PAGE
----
Mentions: We have further characterized the CRP1–α-actinin interaction using a blot overlay assay that has been used previously to study many protein–protein interactions (Belkin and Koteliansky, 1987; Crawford et al., 1992; Sadler et al., 1992). We evaluated the ability of [125I]α-actinin to bind directly to CRP1 present in fractions derived from an avian smooth muscle extract. Three different ammonium sulfate precipitates that include a diverse collection of smooth muscle-derived proteins were resolved by SDS-PAGE (Fig. 2 A) and transferred to nitrocellulose. CRP1 is found in the 34–43% ammonium sulfate (Fig. 2, lane 2) but not in the 27–34 and the 43–61% ammonium sulfate precipitates. Purified α-actinin was radioiodinated and used as a probe to examine its ability to interact with CRP1 that was immobilized on nitrocellulose (Fig. 2 B). The purity of the [125I]α-actinin used in this experiment is shown in Fig. 2 C. Among the proteins that are precipitated from the smooth muscle extract, [125I]α-actinin recognizes a protein that exhibits an apparent molecular mass of 23 kD, corresponding to the molecular mass of CRP1. A number of other abundant proteins present on the nitrocellulose membrane fail to interact with the radioiodinated α-actinin showing the selectivity of the radiolabeled probe.

Bottom Line: The results of the in vitro protein binding studies are supported by double-label indirect immunofluorescence experiments that demonstrate a colocalization of CRP1 and alpha-actinin along the actin stress fibers of CEF and smooth muscle cells.Collectively these data demonstrate that the NH2-terminal part of CRP1 that contains the alpha-actinin-binding site is sufficient to localize CRP1 to the actin cytoskeleton.The association of CRP1 with alpha-actinin may be critical for its role in muscle differentiation.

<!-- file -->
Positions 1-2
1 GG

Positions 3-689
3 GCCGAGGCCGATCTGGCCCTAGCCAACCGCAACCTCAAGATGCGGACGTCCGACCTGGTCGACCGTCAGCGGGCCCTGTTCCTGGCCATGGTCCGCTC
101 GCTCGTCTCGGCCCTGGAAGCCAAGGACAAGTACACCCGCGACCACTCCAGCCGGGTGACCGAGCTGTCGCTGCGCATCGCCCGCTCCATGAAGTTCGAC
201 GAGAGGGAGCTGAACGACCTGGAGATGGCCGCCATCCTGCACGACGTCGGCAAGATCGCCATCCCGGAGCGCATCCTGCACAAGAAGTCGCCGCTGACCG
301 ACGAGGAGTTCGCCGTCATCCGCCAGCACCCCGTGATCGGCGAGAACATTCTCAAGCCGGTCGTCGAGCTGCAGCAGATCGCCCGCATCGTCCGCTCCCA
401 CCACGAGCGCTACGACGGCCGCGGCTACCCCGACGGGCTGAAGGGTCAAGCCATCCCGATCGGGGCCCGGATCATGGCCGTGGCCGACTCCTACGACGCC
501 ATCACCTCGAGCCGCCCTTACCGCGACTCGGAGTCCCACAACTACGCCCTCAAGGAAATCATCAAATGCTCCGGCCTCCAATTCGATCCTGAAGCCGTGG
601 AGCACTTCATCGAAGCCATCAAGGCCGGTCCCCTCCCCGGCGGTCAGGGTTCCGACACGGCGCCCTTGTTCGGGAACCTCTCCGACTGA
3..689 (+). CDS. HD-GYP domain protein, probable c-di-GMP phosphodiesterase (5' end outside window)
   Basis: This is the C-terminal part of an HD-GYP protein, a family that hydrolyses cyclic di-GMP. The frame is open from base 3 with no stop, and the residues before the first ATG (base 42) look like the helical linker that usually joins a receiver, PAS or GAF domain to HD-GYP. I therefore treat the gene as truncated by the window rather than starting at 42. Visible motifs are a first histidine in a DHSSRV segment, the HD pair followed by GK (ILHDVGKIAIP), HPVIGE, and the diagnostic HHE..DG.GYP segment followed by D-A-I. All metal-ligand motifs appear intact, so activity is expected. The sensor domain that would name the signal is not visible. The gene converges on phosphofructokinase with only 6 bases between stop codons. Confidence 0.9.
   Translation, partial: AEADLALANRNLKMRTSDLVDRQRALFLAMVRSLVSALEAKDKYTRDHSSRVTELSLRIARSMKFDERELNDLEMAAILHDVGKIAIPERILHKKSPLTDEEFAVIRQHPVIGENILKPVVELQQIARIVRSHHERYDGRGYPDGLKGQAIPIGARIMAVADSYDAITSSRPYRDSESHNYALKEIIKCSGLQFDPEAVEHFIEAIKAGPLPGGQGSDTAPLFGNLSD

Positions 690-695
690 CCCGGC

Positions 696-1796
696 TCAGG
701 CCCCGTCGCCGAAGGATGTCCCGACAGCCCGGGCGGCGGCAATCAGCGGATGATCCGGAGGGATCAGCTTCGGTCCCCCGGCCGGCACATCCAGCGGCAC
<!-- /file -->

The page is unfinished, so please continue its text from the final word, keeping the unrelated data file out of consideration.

View Article: PubMed Central - PubMed

Affiliation: Department of Biology, University of Utah, Salt Lake City 84112-0840, USA.

ABSTRACT
Members of the cysteine-rich protein (CRP) family are LIM domain proteins that have been implicated in muscle differentiation. One strategy for defining the mechanism by which CRPs potentiate myogenesis is to characterize the repertoire of CRP binding partners. In order to identify proteins that interact with CRP1, a prominent protein in fibroblasts and smooth muscle cells, we subjected an avian smooth muscle extract to affinity chromatography on a CRP1 column. A 100-kD protein bound to the CRP1 column and could be eluted with a high salt buffer; Western immunoblot analysis confirmed that the 100-kD protein is alpha-actinin. We have shown that the CRP1-alpha-actinin interaction is direct, specific, and saturable in both solution and solid-phase binding assays. The Kd for the CRP1-alpha-actinin interaction is 1.8 +/- 0.3 microM. The results of the in vitro protein binding studies are supported by double-label indirect immunofluorescence experiments that demonstrate a colocalization of CRP1 and alpha-actinin along the actin stress fibers of CEF and smooth muscle cells. Moreover, we have shown that alpha-actinin coimmunoprecipitates with CRP1 from a detergent extract of smooth muscle cells. By in vitro domain mapping studies, we have determined that CRP1 associates with the 27-kD actin-binding domain of alpha-actinin. In reciprocal mapping studies, we showed that alpha-actinin interacts with CRP1-LIM1, a deletion fragment that contains the NH2-terminal 107 amino acids (aa) of CRP1. To determine whether the alpha-actinin binding domain of CRP1 would localize to the actin cytoskeleton in living cells, expression constructs encoding epitope-tagged full-length CRP1, CRP1-LIM1(aa 1-107), or CRP1-LIM2 (aa 108-192) were microinjected into cells. By indirect immunofluorescence, we have determined that full-length CRP1 and CRP1-LIM1 localize along the actin stress fibers whereas CRP1-LIM2 fails to associate with the cytoskeleton. Collectively these data demonstrate that the NH2-terminal part of CRP1 that contains the alpha-actinin-binding site is sufficient to localize CRP1 to the actin cytoskeleton. The association of CRP1 with alpha-actinin may be critical for its role in muscle differentiation.

Show MeSH
Related in: MedlinePlus